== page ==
Reflecting on the impact of the first nuclear tests in North Korea
The world didn’t always use to be like this. There was a period in which we were all outside more and weren’t caught up in whatever fun colorful game attracted our eyes. As humans, we used to actually go out to the movies and enjoy some fresh air in the process rather than lying on our lazy butts rewatching Friends all day long.
In the world of politics and international affairs, there was more of a sense of communicating and discussing with your opponent rather than being shady and calling them out on personal aspects of their lives. Not to mention, the most severe change we as Americans have witnessed was North Korea testing their first nuclear weapon.
Nearly 15 years ago, North Korea was still as vibrant and violent as ever. Under the communist regime, they were planning something unforgettable. Something that would not only turn heads, but would keep America on its toes. On October 9, 2006, North Korea tested their first nuclear missile in an undisclosed lot. Originally intended as a contribution to defending the peace and stability of the Korean Peninsula and the area around it, the communist country claimed to launch a nuclear missile unless face-to-face talks with the United States were planned.
North Korea further pushed the envelope when they denounced UN sanctions over its nuclear test as a declaration of war. In addition, the United States and other nations suspected that North Korea was seeking to conduct a second nuclear test despite international pressure. Once word got out about imminent war and second nuclear weapon, people were freaking out. Even the United Nations were sent into a deep panic. For months, American Scientists were debating to reboot their own nuclear missile program after years of taking a silent policy towards the debatable issue. It wouldn’t be until years after the event that the American government would at least try to decrease North Korea’s growing nuclear militia.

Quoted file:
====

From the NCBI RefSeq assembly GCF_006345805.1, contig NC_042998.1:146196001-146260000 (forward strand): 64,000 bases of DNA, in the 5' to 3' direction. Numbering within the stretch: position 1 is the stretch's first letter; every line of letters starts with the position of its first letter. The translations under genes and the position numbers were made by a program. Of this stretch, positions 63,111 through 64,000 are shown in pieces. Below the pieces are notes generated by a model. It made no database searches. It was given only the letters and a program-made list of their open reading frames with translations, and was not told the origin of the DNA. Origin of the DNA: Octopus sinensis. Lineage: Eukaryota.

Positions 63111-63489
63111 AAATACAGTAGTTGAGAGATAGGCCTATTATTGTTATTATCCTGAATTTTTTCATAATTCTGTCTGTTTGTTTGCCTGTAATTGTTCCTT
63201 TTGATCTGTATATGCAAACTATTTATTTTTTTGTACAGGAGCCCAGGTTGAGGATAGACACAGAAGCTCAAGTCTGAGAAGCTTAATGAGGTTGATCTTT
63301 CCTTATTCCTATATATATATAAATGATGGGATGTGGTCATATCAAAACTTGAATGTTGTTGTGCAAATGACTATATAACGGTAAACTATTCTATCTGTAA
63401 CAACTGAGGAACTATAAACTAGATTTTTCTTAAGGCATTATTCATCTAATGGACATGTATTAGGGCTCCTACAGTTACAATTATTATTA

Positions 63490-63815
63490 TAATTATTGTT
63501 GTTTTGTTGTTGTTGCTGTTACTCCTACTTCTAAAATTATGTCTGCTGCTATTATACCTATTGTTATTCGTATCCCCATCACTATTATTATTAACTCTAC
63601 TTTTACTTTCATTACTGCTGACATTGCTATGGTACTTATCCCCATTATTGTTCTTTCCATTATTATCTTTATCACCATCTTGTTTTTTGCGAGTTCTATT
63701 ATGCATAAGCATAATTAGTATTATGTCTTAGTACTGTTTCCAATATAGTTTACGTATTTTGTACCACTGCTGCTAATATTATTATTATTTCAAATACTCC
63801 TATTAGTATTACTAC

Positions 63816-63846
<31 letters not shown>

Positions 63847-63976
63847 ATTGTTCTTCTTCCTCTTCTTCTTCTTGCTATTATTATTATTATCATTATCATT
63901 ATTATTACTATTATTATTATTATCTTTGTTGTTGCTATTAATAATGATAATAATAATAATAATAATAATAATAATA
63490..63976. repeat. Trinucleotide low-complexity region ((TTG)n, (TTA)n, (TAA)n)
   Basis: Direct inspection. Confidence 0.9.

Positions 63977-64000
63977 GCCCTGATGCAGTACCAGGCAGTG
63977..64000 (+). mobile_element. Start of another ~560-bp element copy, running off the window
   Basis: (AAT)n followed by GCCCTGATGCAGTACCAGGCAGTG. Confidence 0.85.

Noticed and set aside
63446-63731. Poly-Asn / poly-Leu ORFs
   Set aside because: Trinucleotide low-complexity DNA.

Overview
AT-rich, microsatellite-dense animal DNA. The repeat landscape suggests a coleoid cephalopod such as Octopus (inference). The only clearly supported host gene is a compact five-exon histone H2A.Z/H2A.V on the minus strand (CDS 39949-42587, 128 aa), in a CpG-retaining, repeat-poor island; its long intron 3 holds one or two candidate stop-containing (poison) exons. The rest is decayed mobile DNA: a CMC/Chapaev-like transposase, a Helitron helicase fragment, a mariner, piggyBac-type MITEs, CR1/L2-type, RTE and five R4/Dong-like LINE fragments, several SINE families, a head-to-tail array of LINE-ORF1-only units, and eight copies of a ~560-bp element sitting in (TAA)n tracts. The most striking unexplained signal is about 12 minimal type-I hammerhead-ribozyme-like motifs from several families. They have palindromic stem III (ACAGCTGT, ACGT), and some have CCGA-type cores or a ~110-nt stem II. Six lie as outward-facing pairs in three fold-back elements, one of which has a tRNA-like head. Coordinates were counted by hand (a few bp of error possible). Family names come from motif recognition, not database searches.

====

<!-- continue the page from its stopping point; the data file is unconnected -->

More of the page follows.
Public Opinion: In modern times, America seems numb to the deadly events that occur around us. From Nuclear missile testing to deadly mass shootings, things just don’t hit the same way like they used to in 2006.
They happen so often that most Americans don’t even act so surprised about them. In fact, these horrific events have become punchlines for many late night comedians and in our everyday conversations. The numbness of these disastrous events happen so suddenly and so quickly that the media always finds a way to manipulate the details to conform with their underlying political tones and cause for reform.
Plus, these details can be misconstrued online and spread across online, providing us with fake news within our personalized bubble that further divertes us from the truth. It is as if we are stuck on repeat, listening to the same jargon that dominates our television screens and social media outlets.
More of North Korea’s nuclear tests still followed in the late 2000’s and into the 2010’s. However, one thing remains: the threat of all out nuclear war with North Korea and Kim Jong-un. During Donald Trump’s presidency, there have been multiple talks between North Korea and the United States of America, resulting in either increased or decreased tensions. Currently, relations are still tense between Kim Jong-un and the United States, with a ‘terrible’ event looming if a better deal wasn’t reached. One thing is for certain: nuclear weapons are here to stay and they aren’t going away anytime soon.
~Elijah Williams, Staff Writer~